The horse's antennae are so open that they take everything in. Everything from our joy to sadness. Our nervous systems are intertwined. The same is said about young children and their mothers. In the early years, they are connected to their mother via the nervous system. I've seen infants with stomach problems, but once the mother's worries were addressed and the stress released, the child's stomach issues disappeared too.
Without getting too abstract and whipping out the incense sticks, I also believe that horses are here to some extent to help us. Help us to look inwards at ourselves. Take responsibility for our issues. Who knows; perhaps they are trying to help us by taking on some of the pain? I don't have the answer, so I can only guess.
I know that for many, time with their horse is a sanctuary. A place where they can relax, be present, and enjoy time together. I've used my own horse in this way, and I have some fantastic memories from that time. But I've learned and observed that if the owner consistently brings their own imbalances, the horse can become overloaded.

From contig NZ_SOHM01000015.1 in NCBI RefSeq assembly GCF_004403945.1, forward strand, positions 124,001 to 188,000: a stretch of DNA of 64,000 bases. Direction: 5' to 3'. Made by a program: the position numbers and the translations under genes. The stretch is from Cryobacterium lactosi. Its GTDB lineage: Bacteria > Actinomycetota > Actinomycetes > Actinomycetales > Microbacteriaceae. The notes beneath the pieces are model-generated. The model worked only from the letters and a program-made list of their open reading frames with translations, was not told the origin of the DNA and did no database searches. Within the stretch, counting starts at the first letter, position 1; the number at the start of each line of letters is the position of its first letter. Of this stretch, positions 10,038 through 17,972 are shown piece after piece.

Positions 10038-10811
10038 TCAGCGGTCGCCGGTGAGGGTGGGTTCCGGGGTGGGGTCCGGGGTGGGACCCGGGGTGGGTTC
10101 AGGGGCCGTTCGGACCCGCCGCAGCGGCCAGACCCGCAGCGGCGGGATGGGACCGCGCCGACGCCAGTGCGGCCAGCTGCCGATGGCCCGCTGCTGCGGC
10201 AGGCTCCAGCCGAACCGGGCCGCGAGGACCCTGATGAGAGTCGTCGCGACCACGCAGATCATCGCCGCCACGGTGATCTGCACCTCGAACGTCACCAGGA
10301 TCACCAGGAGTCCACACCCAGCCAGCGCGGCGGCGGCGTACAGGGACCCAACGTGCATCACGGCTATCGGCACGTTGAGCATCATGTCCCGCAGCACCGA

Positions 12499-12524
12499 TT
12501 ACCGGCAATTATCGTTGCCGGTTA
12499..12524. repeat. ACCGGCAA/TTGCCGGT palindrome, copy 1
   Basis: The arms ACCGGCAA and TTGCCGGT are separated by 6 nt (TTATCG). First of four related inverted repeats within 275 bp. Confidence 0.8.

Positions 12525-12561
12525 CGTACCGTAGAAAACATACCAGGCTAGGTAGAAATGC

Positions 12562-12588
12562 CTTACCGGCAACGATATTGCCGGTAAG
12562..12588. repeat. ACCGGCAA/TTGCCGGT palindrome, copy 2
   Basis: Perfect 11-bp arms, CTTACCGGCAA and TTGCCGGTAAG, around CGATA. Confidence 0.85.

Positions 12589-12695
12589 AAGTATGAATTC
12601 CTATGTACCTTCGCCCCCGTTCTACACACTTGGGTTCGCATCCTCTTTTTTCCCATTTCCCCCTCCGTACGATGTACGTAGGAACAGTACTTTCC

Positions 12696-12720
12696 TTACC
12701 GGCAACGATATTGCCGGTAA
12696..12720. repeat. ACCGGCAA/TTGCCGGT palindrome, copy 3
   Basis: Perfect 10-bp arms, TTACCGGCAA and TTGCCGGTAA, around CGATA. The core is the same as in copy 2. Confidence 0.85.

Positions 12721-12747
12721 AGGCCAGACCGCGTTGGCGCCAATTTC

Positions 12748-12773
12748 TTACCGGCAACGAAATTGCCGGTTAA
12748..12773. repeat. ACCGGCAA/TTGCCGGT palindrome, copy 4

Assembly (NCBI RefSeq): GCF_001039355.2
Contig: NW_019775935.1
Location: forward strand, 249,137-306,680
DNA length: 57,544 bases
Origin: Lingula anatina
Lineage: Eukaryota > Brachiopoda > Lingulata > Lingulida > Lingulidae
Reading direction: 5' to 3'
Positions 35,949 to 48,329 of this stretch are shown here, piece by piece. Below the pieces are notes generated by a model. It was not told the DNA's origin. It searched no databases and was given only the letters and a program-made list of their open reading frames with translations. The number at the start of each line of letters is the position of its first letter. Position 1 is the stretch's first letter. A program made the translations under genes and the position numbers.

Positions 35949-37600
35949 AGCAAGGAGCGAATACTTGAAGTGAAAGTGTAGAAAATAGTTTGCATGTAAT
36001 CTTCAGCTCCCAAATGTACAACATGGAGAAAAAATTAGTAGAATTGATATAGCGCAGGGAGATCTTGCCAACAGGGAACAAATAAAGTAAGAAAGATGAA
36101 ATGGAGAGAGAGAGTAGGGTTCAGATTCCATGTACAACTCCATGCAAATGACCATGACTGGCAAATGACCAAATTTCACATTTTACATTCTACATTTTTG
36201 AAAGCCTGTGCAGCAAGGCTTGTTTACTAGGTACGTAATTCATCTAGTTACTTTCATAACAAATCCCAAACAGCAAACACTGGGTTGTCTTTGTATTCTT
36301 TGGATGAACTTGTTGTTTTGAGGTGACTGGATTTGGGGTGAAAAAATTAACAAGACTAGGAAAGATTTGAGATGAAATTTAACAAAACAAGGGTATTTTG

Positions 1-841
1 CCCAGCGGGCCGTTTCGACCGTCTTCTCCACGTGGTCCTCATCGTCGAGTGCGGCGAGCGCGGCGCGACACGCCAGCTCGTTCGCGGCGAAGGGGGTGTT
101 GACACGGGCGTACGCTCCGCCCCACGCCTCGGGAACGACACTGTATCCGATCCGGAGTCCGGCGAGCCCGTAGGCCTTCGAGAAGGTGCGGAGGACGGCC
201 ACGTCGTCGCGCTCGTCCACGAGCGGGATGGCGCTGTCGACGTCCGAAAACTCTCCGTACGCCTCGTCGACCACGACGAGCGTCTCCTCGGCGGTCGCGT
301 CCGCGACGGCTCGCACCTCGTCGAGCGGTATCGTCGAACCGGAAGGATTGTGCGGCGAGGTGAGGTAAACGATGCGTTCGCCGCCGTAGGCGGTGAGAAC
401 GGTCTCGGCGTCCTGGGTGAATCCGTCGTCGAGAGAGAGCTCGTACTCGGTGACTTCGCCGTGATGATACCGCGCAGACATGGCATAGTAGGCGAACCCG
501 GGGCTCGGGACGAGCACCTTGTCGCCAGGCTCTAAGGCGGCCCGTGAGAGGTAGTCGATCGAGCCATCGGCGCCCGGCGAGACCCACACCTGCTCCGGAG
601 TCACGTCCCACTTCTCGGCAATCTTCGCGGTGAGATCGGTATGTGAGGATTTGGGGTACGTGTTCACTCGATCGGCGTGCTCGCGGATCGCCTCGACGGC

The horse's nervous system can't handle any more imbalance. Would you willingly seek out people who are constantly stressed, angry, and sad? We can end up throwing the horse's nervous system off balance. And that can mean that the horse changes its behaviour or incurs a physical injury, because the nerves to that area are affected.
Unfortunately, I've seen a pony with a mentally ill owner who wasn't in treatment or medicated. She always visited the horse when she was feeling down. Her pony, perhaps already not the most resilient, found that the owner's imbalances led it to withdraw into itself. It shut down to protect itself. It's incredibly sad, and some would argue it's due to other reasons, but this is my view on it. However, I treated the pony with a new owner, and together we made it happy again and restored its trust and joy in people.